Feeds:
Posts
Comments

Archive for the ‘Future Technology’ Category


According to Google, Chromebooks are built and optimized for the web. So we will get a faster, simpler and more secure experience from the Chromebooks.  Chromebooks boot in 8 seconds and resume instantly with full support for the latest web standards and Adobe Flash. Chromebooks will be available on June 6.  I can’t wait to test drive one.

Read Full Post »


An interesting concept video produced by Nokia.  According to Nokia, the concept shown in the video allows users to experience immersion and effortless navigation in new ways. New types of interactions involve near-to-eye displays, gaze direction tracking, 3D audio, 3D video, gesture and touch. Through these new types of social linkages people will be connected in innovative ways between the physical and digital worlds. Cool idea.  However, when will such technology become available since the video was produced one and half years ago?

 

Read Full Post »


Whether we are ready or not, the technology is changing our life even more so in the next few years. Watch “A Day Made of Glass” and take a look at Corning’s vision for the future with specialty glass at the heart of it. Amazing, isn’t? I can’t wait for this happening. The technology like this will definitely change the way we live, work, play, and learn in the future.

 

Read Full Post »


 

The 2011 Horizon Report was released few days ago. The annual Horizon Report describes the continuing work of the NMC’s Horizon Project, a research-oriented effort that seeks to identify and describe emerging technologies likely to have considerable impact on teaching, learning, and creative expression within higher education. Like the reports published in previous years, the 2011 Horizon Report describes six areas of emerging technology that will have significant impact on higher education and creative expression over the next one to five years. The areas of emerging technology cited for 2011 are:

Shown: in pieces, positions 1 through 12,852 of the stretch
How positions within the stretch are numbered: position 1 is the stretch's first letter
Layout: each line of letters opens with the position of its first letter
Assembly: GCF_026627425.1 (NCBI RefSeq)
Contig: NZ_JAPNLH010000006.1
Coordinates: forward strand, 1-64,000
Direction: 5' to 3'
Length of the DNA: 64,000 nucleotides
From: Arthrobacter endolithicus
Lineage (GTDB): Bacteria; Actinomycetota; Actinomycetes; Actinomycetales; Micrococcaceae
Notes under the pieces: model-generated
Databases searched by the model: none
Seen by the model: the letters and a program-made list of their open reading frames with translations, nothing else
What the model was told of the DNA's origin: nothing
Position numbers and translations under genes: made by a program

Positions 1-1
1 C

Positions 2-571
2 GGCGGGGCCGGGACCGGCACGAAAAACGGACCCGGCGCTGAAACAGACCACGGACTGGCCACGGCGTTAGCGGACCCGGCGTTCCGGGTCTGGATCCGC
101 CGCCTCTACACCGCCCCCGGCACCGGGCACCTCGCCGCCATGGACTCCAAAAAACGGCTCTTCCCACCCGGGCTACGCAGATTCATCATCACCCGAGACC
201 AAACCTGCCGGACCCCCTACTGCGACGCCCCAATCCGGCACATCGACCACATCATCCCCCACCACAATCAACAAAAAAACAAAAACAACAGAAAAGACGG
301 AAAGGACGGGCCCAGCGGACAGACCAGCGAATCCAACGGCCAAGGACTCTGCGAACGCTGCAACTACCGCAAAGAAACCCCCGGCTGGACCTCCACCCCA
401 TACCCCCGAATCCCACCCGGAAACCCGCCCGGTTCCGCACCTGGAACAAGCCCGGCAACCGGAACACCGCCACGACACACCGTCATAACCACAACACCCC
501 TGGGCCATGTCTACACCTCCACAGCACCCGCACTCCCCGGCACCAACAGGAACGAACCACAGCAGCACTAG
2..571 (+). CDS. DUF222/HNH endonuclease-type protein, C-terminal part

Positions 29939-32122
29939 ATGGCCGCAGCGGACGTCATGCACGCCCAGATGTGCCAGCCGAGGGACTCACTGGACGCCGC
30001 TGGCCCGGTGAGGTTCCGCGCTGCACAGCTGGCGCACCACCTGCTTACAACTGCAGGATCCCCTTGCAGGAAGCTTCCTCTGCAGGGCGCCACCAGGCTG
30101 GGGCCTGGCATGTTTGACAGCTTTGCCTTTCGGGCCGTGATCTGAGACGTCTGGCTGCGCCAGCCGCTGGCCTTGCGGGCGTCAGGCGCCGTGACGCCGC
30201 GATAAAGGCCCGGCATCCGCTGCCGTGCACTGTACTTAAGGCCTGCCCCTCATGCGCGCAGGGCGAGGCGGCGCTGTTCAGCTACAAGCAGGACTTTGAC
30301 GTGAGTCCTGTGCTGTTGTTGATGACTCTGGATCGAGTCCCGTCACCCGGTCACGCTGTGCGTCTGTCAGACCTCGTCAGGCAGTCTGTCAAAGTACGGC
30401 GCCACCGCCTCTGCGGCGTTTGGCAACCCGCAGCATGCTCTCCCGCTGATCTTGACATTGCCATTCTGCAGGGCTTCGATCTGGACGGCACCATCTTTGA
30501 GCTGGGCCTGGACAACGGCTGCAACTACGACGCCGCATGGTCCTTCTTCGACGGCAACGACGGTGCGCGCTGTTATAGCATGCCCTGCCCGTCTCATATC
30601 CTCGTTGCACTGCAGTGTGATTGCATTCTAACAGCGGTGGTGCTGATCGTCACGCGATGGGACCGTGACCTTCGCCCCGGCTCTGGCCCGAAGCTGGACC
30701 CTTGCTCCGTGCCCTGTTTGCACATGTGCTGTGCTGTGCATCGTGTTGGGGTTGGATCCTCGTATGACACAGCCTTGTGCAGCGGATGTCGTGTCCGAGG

1. Electronic Books (1 year or less)

2. Mobiles (1 year or less)

3. Augmented Realty (2-3 years)

4. Game-based Learning (2-3 years)

5. Gesture Based Computing (4-5 years)

6. Learning Analytics (4-5 years)

The following key trends and critical challenges are discussed in the executive summary.

Key Trends:

  • The abundance of resources and relationships made easily accessible via the Internet is increasingly challenging us to revisit our roles as educators in sense-making, coaching, and credentialing.
  • People expect to be able to work, learn, and study whenever and wherever they want.
  • The world of work is increasingly collaborative, giving rise to reflection about the way student projects are structured.
  • The technologies we use are increasingly cloud-based, and our notions of IT support are decentralized.

Critical Challenges:

  • Digital media literacy continues its rise in importance as a key skill in every discipline and profession.
  • Appropriate metrics of evaluation lag behind the emergence of new scholarly forms of authoring, publishing, and researching.
  • Economic pressures and new models of education are presenting unprecedented competition to traditional models of the university.
  • Keeping pace with the rapid proliferation of information, software tools, and devices is challenging for students and teachers alike.

The 2011 Horizon Report can be downloaded at:

http://www.nmc.org/pdf/2011-Horizon-Report.pdf (1.6Mb, 40 pages)

Also, you can view and comment on the Web version of 2011 Horizon Report at:

http://wp.nmc.org/horizon2011/

 

Read Full Post »

Older Posts »

Follow

Get every new post delivered to your Inbox.

Join 98 other followers

%d bloggers like this: